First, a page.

Hari Singh, the maharaja of Kashmir (a majority Muslim state), wished to join neither India nor Pakistan but wanted an independent Kashmir – a Switzerland of the East. Shortly after independence, militias backed by the Pakistan army invaded western Kashmir. Hari Singh begged India for help. The newly-formed Indian government selfishly offered the maharaja conditional rescue – help conditional on Kashmir becoming a part of India. The first war between India and Pakistan was partly farcical because the commanding officers on both sides were Brits. Nevertheless, the United Nation (UN) stepped in, and a ceasefire was declared at the line of control – with Pakistan acquiring a third of Kashmir and India two-thirds of Kashmir.
There are no saints in this dispute. To apportion blame is pointless. Though people get wary of “bothsideism,” complex disputes can’t be reduced to the simple “oppressor versus oppressed” narratives people love. Here’s a glimpse of the arguing between the two countries which has the erudition of comments left on YouTube.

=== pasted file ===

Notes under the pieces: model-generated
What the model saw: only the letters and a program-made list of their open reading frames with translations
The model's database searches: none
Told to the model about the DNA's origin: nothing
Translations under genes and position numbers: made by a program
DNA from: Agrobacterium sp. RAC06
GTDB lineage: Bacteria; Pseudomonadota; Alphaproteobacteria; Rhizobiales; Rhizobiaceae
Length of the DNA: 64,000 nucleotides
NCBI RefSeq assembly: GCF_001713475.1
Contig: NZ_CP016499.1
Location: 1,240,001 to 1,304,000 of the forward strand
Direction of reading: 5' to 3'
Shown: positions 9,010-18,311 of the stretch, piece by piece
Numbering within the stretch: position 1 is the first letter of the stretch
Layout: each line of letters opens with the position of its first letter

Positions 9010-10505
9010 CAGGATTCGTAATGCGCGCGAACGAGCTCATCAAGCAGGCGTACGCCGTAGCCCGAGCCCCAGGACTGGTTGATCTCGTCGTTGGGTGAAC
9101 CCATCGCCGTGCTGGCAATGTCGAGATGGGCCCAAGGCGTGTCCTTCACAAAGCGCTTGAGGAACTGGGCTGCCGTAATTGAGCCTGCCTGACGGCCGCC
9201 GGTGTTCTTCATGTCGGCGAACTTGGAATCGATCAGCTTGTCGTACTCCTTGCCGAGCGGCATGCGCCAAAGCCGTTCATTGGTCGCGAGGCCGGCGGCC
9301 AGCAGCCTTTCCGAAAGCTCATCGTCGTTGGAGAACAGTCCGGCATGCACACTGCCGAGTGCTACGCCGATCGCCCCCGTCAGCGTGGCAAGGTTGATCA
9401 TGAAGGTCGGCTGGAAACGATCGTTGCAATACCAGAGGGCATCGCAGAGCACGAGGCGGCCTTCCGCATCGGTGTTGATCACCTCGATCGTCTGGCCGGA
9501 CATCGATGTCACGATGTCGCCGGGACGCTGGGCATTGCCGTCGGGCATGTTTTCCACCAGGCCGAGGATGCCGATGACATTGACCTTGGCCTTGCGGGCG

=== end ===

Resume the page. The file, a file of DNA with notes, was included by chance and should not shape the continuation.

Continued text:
(Please don’t try this at home – you’ll lose twenty IQ points)
“Pakistan: India never held plebiscite in the Kashmir it’s illegally occupying.
India: Pakistan never demilitarized the Kashmir it’s occupying – one of the conditions the UN set for plebiscite.
Pakistan: India doesn’t care a whit about the Kashmiris. They’re political fodder for India.
India: What hypocrisy! If Pakistan cared about Kashmir’s autonomy why did they give part of Kashmir to China?
Pakistan: Kashmiris hate India.
India: That’s because Pakistan exports radical theocracy and terrorists. It’s Pakistan’s fault, not ours.
Pakistan: They’re freedom fighters, not terrorists. And mate, if you treat them better, they won’t radicalize.”
The arguing goes on and on.